Japan Geoscience Union Meeting 2015

Presentation information


Symbol S (Solid Earth Sciences) » S-SS Seismology

[S-SS29] Fault Rheology and Earthquake Dynamics

Sun. May 24, 2015 6:15 PM - 7:30 PM Convention Hall (2F)

Convener:*Wataru Tanikawa(Japan Agency for Marine-Earth Science and Technology, Kochi Instutute for Core Sample Research), Takeshi Iinuma(International Research Institute of Disaster Science, Tohoku University), Yuta Mitsui(Department of Geosciences, Graduate School of Science, Shizuoka University), Hideki Mukoyoshi(Department of Geoscience Interdisciplinary Graduate School of Science and Engineering, Shimane University)

6:15 PM - 7:30 PM

[SSS29-P14] Dynamic fluctuation of redox state during frictional melting and crystallization of graphite-bearing psuedotachylites

*Yoshihiro NAKAMURA1, Satish-Kumar Madhusoodhan2, Tsuyoshi TOYOSHIMA2 (1.Graduate School of Science & Technology, Niigata University, 2.Department of Geology, Faculty of Science, Niigata University)

We carried out a stable carbon isotopic study of graphite-bearing pseudotachylytes to characterize the origin, role and behavior of different forms of carbon during frictional melting. The study area, located in the Hidaka Metamorphic belt, exposes metasedimentary rocks and various magmatic intrusions and are extensively deformed as evidenced by the presence of various types of fault rocks such as graphite-bearing cataclasite, ultracataclasite and pseudotachylytes. In particular, graphite-bearing pseudotachylytes are observed in the brittle shear zones, which are a few mm to maximum 5 cm in width. They are mainly divided into two types (Pst-I and Pst-II) based on the occurrences, microstructures and mineral assemblages of lithic fragments and secondary minerals. The graphite in each domain of Pst-I and Pst-II were separately analyzed for carbon isotopic composition. Disseminated graphite in protolith has a narrow range of δ13C values between -23.6 and -25.8 ‰ (n = 13), and cataclasite, ultracataclasite and Pst I also have similar values between -24.1 and -27.0 ‰ (n = 25). On the other hand, the graphite separated from Pst II matrix on slab sections show values between -18.2 and -23.6 ‰ (n = 16), shifting the carbon isotope values to 2-3 ‰ higher from host metamorphic graphite. In particular, there is a clear correlation between stable carbon isotope composition and volume fraction of lithic fragments in each domain.
Our data indicate that metamorphic graphite in fault rocks were converted into H2O-CO2 or H2O-CH4 fluids under very-high temperature condition of frictional melting. Subsequently, a part of the COHS fluid re-precipitated as fluid-deposited graphite and the remaining was expelled as COHS fluids into fault zones during quenching stage. On the basis of chemical compositions and mineral assemblages in the pseudotachylytes, we attempt to estimate the P-T-fO2-fS2 phase diagram during frictional melting and crystallization of pseudotachylytes. The thermal decomposition of biotite coexisting with graphite and sulfide minerals are deduced by following reaction;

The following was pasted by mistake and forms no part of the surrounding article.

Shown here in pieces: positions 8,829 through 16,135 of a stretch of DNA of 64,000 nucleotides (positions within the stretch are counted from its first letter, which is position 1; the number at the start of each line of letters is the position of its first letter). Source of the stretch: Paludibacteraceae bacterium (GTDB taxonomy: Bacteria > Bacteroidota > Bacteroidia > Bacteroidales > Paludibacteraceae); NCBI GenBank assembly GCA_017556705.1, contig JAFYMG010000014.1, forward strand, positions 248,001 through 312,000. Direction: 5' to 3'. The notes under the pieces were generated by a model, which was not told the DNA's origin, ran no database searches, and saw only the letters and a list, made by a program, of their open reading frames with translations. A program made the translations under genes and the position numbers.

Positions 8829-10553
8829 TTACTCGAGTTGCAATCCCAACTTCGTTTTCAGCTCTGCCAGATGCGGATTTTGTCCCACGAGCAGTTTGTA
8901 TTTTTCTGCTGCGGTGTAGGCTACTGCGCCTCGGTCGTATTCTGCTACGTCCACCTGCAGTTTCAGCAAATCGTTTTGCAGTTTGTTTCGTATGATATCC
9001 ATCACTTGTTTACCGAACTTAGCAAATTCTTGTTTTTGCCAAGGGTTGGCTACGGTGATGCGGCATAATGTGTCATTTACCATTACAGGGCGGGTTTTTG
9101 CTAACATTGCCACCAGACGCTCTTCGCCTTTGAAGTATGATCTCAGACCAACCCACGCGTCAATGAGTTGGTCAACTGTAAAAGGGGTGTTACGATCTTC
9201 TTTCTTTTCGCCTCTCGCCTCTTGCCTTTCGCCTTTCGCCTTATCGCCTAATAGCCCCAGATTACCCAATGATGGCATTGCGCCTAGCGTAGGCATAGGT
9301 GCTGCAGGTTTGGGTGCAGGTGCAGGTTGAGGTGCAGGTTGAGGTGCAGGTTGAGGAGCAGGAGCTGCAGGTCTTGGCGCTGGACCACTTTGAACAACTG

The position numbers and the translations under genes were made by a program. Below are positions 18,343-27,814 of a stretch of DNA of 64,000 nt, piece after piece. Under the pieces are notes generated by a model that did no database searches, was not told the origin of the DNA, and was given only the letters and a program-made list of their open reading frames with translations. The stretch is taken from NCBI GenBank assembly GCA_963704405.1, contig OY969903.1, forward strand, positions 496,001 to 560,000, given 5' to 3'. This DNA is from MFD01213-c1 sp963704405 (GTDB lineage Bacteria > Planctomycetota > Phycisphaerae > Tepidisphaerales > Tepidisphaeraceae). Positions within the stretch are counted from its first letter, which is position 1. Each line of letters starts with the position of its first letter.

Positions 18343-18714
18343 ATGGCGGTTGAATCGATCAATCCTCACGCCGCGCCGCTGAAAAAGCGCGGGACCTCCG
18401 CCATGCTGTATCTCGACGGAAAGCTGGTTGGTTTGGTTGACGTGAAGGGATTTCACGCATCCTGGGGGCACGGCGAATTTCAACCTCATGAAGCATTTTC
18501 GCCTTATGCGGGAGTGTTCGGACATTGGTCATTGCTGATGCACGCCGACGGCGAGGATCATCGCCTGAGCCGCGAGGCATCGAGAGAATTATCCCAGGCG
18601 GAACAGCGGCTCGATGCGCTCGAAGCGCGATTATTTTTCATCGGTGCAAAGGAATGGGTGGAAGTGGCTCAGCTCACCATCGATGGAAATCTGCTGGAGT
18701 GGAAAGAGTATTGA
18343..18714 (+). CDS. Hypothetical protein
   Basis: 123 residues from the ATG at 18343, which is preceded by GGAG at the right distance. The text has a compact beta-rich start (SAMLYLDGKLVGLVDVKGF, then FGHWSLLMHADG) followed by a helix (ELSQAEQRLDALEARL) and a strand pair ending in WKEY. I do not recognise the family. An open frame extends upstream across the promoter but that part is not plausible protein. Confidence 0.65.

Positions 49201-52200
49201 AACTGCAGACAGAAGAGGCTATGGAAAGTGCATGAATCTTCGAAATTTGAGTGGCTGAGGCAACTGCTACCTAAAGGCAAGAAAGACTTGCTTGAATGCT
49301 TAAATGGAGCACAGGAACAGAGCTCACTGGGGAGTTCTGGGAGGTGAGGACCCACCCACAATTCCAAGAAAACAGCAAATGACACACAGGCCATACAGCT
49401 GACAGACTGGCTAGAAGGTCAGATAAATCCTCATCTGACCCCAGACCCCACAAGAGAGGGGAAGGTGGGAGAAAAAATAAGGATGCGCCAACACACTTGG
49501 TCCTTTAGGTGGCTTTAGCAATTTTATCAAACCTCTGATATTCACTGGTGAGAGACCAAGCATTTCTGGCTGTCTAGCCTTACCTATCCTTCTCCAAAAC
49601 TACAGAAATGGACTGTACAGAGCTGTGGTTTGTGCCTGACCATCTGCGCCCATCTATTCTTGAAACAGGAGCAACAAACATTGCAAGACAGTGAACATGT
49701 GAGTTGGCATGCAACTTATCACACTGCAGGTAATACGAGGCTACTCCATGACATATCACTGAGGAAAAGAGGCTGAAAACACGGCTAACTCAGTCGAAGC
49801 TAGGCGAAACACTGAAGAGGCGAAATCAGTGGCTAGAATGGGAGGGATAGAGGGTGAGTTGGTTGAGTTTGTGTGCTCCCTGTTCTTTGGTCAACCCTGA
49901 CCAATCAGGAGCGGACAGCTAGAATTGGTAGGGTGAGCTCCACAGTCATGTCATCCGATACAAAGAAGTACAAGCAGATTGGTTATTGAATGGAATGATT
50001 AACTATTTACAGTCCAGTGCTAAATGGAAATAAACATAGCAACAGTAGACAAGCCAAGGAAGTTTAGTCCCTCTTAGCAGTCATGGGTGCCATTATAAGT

Annite in biotite + 3Pyrite + 1.5Graphite = Sanidine + 6Pyrrhotite + H2O + 1.5 CO2

The dehydration and decarbonation processes in this reaction are mainly driven by temperature, fS2, and fO2, and the breakdown of biotite that is ferromagnesian mineral change the redox state to the more oxidation state at ranges between ΔFMQ +0.5 to + 3.0. Such high fO2 and fS2 environments are only observed in the domains which show relatively low-temperature condition (Pst I matrix) during frictional melting. On the other hand, in the domains which show high temperature conditions (> 1200 degree C) biotite microlite are observed in pseudotachylytes instead of pyrrhotite. This suggests the negative jump to biotite stable field of ASM buffer by lowering fS2 under high-temperature condition. In addition, we tried to estimate the redox state at precipitation stage using graphite-fluid fractionation model. The difference between disseminated graphite and fluid deposited graphite show the positive 2-3 ‰ shifting by carbon isotope fractionation, suggesting the presence of CH4-rich COHS fluid during precipitation stage. Under CH4-H2O dominant fluid in COH diagram, we can explain the carbon isotope variation of fluid deposited graphite at around ΔFMQ -3.0 by hydration reactions during the crystallization of titanite and hydroxyapatite. Such reducing conditions are only observed in the high temperature frictionally melted domains (Pst II matrix).
Thus, oxidation and precipitation processes of graphite are mainly controlled by the breakdown of ferromagnesian minerals and we revealed that the redox state and TOC values dynamically changed within each pseudotachylyte matrix. In addition, our data imply that redox state in pseudotachylyte sensitively change in melting domains at ranges of ΔFMQ -3.0 to + 3.0 as a function of melting temperature and bulk chemistry.